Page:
The riverside meadow grass seemed to move in time with the gentle breeze that had sprung up as I enjoyed the richness of new colour that spring had brought to the landscape. In the far distance the horizon turned charcoal grey as more clouds, heavy with rain, loitered with intent.

After an hour  I turned for home, the sky behind me now dark and laden with the certainty of rain. A wind suddenly tapped me on the shoulder and tried to push me aside as the approaching squall let itself be known. It was then I looked back and saw a rainbow arched across the sky thick with nature's palette of paints and perfect from end to end.

Unusually this rainbow appeared to be closing in, moving with the rain that was now approaching fast. Then the wind died and I became fearful for a moment as this phenomenon of nature hovered, shimmering all about me. I was in the end of a Rainbow. Something I had never dreamt possible, but here I was. Fear instantly gave way to wonder as I stood amongst clearly discernible colours, changing one to another against the backdrop of trees clearly visible through this  transparency of colour.

My emotions were all over the place as I stood there with Gunner by my side. He seemed to sense a change in the atmosphere and sat with his head cocked to one side, curious. We were both soaked. It was as if the rain hung in the air like a see-through projectionists curtain as the colours faded and, suddenly, were gone. The rain now came in big splattering drops as the wind picked up, spreading the rain cloud across the sky until it was no more and the sun drew long shadows on the grass, posed by the surrounding trees.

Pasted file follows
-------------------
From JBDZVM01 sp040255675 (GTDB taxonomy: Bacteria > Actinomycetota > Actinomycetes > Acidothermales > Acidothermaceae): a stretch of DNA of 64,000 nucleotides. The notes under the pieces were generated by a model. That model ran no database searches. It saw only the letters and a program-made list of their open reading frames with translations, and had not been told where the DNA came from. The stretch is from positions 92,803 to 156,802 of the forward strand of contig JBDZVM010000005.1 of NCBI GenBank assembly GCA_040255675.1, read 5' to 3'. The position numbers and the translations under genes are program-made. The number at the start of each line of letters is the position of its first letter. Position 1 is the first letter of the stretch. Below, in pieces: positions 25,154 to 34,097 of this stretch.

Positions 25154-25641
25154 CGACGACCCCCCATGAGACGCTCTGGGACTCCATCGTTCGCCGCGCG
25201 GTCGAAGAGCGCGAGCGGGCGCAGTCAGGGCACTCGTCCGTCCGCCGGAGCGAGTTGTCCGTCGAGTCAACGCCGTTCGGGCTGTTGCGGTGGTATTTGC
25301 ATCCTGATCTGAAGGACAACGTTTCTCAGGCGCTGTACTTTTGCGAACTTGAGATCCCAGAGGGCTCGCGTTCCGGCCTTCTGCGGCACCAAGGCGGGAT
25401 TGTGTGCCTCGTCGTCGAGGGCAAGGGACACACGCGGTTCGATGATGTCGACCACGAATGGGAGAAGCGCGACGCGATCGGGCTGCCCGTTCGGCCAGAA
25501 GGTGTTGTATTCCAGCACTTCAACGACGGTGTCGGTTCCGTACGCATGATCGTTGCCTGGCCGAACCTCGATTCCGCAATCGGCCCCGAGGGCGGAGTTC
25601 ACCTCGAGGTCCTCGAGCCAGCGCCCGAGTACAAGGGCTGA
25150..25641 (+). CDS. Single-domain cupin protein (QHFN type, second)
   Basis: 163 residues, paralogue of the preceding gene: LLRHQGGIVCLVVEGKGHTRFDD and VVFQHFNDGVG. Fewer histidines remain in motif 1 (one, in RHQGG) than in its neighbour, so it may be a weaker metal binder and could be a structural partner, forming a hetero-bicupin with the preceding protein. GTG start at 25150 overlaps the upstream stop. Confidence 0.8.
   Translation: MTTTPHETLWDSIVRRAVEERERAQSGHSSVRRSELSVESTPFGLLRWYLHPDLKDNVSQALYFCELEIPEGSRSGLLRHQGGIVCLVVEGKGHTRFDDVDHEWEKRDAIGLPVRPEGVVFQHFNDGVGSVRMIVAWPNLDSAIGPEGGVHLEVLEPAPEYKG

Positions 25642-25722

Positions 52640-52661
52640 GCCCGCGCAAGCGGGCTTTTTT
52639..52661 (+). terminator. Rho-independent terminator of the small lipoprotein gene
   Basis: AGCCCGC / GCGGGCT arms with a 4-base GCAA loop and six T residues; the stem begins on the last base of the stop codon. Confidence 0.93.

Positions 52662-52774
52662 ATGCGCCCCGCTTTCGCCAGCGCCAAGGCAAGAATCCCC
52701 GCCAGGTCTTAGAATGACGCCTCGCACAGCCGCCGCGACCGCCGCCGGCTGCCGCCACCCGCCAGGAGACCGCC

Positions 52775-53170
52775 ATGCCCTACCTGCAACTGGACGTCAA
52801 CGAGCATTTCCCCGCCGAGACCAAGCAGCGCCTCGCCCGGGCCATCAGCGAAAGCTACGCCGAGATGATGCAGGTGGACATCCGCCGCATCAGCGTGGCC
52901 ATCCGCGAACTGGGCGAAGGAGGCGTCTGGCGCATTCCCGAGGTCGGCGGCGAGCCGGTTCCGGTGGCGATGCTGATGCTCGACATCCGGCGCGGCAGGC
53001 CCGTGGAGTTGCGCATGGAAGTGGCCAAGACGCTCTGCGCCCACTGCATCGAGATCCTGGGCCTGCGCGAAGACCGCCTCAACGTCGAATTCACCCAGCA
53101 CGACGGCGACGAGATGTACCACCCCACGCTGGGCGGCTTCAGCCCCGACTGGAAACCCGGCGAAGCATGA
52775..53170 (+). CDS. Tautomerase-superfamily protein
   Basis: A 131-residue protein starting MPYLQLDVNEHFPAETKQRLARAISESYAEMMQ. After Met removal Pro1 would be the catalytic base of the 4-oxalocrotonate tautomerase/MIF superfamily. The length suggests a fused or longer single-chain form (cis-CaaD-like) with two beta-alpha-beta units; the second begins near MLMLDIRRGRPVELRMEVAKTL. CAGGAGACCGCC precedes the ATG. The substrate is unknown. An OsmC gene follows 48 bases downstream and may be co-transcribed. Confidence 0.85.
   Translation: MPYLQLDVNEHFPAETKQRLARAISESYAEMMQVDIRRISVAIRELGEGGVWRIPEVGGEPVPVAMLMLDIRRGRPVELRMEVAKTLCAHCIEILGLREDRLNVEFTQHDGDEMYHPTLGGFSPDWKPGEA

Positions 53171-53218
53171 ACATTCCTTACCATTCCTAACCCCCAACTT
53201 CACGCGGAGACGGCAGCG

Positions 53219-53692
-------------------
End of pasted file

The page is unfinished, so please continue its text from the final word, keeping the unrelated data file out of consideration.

I walked on stunned and excited by what I'd experienced, Gunner spinning in circles, excited too. I realised I was choked by something I couldn't fathom out and understood more the power of reverence for the natural world, like the ancient civilisations that were shaped by it and worshipped a star that still hangs bright in our sky today.